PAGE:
THE CHAIRMAN of the Education Select Committee says he believes the tension in the school system “created by the insurgency academy model” could help to raise standards across the board.
The Beverley and Holderness Conservative MP Graham Stuart MP also warned that it was difficult to assess the success of academies on overall school performance.
His committee produced a report earlier this year which said it was “currently impossible” to draw firm conclusions about whether academies were a positive force for change. It also found that there was no convincing evidence about the effect of academy status in primary schools on results.
However it noted that the overall performance of schools has improved during the academies programme.
And it found that the academies scheme has led to more competition, challenged council-run schools to improve and given local authorities an incentive to intervene quicker to deal with failing schools.
Mr Stuart claimed critics of academies had been wrong to highlight the report as evidence that the programme was not working .
He also said that comparing the GCSE results of academies and others was not a fair way to measure the policy.
Mr Stuart told the Yorkshire Post that the risk of local authorities losing schools to academy status after by them opting out as strong performing schools or by under performing ones being taken on by academy sponsors could be a catalyst for better results in non-academy schools.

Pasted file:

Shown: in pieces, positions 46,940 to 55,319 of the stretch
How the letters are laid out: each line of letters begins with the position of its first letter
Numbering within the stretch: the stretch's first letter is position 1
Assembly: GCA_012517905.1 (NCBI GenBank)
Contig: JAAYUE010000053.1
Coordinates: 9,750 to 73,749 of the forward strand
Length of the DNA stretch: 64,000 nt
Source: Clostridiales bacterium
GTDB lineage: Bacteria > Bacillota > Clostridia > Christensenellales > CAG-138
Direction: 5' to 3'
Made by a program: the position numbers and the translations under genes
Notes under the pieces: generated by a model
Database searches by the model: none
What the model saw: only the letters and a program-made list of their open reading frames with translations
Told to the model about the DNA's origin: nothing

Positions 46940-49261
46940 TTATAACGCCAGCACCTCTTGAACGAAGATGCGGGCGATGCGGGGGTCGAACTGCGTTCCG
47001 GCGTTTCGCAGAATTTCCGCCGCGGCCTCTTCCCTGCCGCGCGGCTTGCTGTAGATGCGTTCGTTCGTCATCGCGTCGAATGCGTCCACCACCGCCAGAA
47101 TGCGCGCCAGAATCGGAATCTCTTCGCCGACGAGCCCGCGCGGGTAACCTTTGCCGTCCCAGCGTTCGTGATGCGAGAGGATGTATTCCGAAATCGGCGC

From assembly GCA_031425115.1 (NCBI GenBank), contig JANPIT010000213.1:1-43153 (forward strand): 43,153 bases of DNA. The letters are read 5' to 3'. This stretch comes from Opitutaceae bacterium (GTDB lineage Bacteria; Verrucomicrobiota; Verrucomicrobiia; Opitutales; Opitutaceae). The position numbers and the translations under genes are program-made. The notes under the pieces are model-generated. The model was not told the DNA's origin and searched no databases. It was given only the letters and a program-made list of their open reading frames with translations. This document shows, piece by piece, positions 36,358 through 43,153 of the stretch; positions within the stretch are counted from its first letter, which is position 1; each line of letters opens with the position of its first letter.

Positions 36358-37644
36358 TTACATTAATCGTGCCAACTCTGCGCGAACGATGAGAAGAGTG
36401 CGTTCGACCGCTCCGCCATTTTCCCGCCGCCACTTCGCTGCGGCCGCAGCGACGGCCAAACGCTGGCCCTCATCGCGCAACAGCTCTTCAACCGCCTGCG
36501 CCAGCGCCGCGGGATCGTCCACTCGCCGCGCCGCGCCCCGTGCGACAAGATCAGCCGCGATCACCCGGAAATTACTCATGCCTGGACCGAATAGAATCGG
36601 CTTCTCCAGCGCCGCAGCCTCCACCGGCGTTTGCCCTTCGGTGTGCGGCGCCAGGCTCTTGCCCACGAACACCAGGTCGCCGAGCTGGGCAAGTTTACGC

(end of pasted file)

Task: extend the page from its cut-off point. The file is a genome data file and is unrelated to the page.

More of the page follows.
When the education select committee report was published in January Mr Stuart said: “More evidence is urgently needed on the impact of academy status on primary schools and particular efforts made to encourage them to work in collaboration.”
He also raised the issue of academy chains - organisations which sponsor a number of academy schools
He said: “ Going forward, the Department for Education (DfE) should be less defensive and more open about its implementation of the academies programme, producing a range of clearer and deeper information about the performance of academy schools, chains and sponsors. It should also review the lessons of the rapid conversion of secondary schools to inform any future expansion.”
While some chains have clearly raised attainment, others achieve worse outcomes creating huge disparities within the academy sector and compared to other mainstream schools. To address this problem Ofsted should be given the power to inspect academy chains in the same way it does local authorities.
“Nearly half of all academies are not part of a chain. By being ‘stand-alone’, these schools risk becoming isolated from others and as such as both less likely to contribute to others and less supported if they begin to fail. In future Ofsted should require evidence of effective partnership with another institution before any school can be judged ‘outstanding.”
The Department for Education has said Ofsted can look at the work of academy chains when they inspect schools sponsored by them but that they should not give the chain an inspection score.